Monday, June 3, 2002 - Page updated at 12:00 AM

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SeaTab speeds up the return of critical data to business

What: SeaTab Software

Where: Factoria area of Bellevue

Top executives: Founded in 1998 by Samuel Koshy and Qiang "Ching" Wan, both formerly of Cambridge, Mass.-based Cambridge Technology Partners. Kristi Marchbanks, previously vice president of consumer imaging for Eastman Kodak, is the chief executive officer.

What it does: Provides software that allows corporate customers to retrieve and analyze business data from information stored electronically. Client roster consists mostly of retailers.

Typical client questions: "How much did we sell in April, or how much inventory is left remaining?"

No middleman: Questions are usually answered through a three-step process. First, data is added to a repository. Second, a complex data structure is built, often referred to as "data warehousing." And finally, answers emerge from searches of that structure. SeaTab skips the middle step by compressing the original data in the repository, making possible faster, cleaner searches.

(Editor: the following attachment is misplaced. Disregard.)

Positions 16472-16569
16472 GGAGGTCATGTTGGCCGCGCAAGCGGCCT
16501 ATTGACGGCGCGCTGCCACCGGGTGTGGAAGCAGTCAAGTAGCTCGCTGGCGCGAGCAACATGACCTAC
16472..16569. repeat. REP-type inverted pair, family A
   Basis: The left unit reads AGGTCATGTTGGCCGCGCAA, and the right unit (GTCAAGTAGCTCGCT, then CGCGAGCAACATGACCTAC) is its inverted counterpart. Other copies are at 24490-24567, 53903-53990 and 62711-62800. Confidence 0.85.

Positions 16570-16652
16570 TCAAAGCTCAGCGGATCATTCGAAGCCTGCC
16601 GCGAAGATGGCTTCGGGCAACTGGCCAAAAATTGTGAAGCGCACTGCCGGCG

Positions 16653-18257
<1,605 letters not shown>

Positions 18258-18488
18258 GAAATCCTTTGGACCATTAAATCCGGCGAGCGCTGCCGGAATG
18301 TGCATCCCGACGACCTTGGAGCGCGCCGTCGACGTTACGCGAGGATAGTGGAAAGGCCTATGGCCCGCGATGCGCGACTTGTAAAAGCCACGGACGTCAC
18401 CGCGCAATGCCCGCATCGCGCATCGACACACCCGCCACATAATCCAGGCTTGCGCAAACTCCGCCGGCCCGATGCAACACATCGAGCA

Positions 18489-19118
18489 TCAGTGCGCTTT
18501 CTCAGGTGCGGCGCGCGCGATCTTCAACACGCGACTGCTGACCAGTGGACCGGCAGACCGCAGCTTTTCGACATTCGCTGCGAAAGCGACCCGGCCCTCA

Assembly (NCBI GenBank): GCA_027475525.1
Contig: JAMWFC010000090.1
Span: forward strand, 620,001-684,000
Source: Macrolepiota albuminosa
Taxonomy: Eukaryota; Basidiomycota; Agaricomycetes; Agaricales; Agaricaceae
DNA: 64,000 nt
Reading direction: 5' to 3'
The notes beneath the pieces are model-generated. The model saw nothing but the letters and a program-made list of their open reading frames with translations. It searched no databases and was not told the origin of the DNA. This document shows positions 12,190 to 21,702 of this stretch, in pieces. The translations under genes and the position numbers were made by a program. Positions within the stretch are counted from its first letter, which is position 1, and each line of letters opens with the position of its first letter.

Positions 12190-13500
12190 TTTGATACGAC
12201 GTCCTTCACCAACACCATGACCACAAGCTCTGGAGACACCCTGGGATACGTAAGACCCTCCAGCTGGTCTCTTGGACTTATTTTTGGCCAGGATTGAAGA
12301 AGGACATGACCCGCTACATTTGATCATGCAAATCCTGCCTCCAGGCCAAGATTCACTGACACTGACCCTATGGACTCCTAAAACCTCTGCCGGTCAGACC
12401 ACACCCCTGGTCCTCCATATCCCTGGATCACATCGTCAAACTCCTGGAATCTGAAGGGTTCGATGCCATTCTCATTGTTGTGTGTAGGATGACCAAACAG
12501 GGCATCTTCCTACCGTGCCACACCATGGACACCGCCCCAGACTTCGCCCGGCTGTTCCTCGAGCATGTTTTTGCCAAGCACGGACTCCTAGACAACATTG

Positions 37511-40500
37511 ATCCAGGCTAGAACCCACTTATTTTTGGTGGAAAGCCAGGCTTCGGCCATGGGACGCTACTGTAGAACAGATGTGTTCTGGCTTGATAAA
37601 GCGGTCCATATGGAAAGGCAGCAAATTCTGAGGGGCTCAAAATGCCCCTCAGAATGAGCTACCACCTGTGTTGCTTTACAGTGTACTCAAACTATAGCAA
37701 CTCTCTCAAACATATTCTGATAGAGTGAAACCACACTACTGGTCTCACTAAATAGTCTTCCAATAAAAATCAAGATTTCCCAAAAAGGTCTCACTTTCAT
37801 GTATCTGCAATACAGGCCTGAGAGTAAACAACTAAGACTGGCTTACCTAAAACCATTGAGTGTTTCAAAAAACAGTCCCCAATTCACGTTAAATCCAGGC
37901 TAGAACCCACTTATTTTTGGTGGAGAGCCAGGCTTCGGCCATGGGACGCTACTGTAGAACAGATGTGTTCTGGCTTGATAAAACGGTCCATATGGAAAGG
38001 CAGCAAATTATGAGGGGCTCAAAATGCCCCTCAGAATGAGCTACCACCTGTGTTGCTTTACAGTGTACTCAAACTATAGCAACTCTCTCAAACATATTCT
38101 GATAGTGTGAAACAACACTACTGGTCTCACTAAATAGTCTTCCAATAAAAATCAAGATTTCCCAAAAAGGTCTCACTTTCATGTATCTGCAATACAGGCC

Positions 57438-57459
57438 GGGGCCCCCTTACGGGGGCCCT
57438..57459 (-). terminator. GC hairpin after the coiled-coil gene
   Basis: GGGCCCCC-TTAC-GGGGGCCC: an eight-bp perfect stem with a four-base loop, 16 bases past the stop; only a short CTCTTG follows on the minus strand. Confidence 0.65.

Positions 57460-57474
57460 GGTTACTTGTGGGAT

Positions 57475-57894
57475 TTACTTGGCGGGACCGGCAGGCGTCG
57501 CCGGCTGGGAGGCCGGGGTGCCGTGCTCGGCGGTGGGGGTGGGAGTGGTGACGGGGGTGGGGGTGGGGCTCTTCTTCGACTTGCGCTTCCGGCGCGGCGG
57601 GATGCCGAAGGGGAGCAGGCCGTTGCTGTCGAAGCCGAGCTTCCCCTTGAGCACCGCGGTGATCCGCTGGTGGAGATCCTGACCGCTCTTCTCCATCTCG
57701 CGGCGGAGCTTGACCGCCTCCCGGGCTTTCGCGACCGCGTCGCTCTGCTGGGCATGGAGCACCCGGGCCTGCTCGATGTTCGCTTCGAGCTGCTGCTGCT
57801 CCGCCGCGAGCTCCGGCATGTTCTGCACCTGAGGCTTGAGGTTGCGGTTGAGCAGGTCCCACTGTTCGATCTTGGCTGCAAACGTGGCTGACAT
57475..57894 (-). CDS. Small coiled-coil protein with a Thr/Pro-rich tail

How it's packaged: It uses an ASP, or application service provider, model. That means the software is accessible through the Web. Instead of collecting a fee for each of a company's users, SeaTab charges by how much data is being stored on its servers, Marchbanks said. She added that customers are starting to allow its suppliers to access its records.

Customers: 17, including Associated Foods, REI, Swiss Army Brands, Bartell Drugs, CarToys, Brooks Sports and Foot Locker.Sales pitch: Before any commitments, SeaTab will build a unique prototype of its product for a potential customer, allowing it to understand how the system will perform.

The early days: Koshy and Wan started the company from a home, first pitching Starbucks Chairman Howard Schultz by attending one of his book signings. "We don't do that now, but when you are a two-person company, you have to find a way to get an audience," Koshy said. Critical benchmark: Reached profitability in April, roughly 19 months after raising $1 million in venture capital — the only money it has ever raised.

Financials: Revenue reached $600,000 in 2001. This year, the company expects to at least double that, Marchbanks said.

Employees: Five full-time and 15 part-time workers.

— Tricia Duryee


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